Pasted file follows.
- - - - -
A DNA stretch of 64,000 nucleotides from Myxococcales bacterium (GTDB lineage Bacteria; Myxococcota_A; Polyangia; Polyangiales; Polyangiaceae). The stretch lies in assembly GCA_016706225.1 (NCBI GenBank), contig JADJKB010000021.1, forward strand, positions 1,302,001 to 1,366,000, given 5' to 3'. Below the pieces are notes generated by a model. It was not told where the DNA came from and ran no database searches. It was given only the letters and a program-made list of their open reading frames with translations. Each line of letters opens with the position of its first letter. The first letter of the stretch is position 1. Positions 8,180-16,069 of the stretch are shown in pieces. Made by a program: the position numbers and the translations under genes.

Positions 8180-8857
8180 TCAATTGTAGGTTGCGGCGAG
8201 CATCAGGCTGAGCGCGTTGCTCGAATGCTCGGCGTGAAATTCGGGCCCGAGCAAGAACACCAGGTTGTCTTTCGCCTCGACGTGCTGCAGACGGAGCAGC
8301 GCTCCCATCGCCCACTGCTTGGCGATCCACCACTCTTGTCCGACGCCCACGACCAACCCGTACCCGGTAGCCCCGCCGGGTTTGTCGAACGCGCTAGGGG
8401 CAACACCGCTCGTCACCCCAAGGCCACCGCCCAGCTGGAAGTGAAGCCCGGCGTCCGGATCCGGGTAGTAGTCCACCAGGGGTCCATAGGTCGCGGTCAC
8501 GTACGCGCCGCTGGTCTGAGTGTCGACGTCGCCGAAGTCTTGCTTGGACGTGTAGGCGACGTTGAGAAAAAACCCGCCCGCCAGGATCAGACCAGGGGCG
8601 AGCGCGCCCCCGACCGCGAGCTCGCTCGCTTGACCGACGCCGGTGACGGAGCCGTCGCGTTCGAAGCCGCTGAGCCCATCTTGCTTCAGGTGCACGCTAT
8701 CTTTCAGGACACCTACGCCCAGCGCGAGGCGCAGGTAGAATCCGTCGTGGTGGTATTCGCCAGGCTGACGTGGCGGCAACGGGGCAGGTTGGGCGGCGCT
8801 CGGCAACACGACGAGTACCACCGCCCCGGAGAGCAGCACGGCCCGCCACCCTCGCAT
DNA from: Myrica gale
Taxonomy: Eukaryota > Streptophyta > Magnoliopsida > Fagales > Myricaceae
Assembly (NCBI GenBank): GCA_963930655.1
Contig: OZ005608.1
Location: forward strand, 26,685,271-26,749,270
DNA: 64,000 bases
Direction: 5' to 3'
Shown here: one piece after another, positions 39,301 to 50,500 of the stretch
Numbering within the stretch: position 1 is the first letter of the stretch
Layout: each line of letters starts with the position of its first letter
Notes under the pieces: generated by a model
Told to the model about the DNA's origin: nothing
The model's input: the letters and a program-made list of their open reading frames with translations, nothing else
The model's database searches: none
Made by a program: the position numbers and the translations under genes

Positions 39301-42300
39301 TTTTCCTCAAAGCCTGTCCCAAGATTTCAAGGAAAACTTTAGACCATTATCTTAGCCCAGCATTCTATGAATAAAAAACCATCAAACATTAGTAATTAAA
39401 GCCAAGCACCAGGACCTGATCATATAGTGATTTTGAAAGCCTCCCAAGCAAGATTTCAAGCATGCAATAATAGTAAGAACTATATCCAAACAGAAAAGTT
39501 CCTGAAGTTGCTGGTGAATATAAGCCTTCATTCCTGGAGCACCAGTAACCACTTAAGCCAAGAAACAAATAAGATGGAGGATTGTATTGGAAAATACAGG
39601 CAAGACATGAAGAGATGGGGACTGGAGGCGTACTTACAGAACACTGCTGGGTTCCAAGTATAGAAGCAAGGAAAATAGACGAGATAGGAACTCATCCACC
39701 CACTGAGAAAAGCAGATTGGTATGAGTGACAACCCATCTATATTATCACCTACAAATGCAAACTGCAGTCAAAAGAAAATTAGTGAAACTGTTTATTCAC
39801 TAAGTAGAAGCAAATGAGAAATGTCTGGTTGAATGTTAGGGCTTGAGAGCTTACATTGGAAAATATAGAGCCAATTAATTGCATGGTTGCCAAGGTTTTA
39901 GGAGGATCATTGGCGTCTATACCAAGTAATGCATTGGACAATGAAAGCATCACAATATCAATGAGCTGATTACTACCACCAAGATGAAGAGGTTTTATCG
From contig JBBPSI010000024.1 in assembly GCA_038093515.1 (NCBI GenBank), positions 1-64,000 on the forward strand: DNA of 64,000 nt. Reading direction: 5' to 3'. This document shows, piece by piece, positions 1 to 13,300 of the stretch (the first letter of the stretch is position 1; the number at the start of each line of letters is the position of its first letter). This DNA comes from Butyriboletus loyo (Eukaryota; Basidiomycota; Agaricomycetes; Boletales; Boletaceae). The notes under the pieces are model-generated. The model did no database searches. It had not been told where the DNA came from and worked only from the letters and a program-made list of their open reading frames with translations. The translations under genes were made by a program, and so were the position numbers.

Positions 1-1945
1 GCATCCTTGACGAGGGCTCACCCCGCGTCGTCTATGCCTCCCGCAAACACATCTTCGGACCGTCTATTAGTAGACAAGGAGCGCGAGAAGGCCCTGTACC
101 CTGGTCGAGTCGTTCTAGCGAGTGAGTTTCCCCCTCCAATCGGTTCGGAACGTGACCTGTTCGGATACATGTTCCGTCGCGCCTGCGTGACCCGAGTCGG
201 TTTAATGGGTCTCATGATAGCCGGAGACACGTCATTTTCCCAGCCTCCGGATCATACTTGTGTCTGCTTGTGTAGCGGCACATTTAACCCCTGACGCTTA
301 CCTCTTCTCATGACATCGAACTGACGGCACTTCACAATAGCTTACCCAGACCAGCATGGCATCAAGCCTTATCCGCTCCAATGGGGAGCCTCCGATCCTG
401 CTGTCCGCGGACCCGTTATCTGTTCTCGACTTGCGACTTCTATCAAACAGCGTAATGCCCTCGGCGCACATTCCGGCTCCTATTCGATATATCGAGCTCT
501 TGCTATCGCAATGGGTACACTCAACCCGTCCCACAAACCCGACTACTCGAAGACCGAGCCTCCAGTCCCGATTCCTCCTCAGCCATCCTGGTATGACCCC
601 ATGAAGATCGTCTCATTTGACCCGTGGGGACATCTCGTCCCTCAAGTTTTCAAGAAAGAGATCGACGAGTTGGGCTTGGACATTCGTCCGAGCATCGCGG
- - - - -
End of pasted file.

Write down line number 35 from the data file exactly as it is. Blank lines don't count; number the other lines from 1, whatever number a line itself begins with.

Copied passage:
Positions 1-1945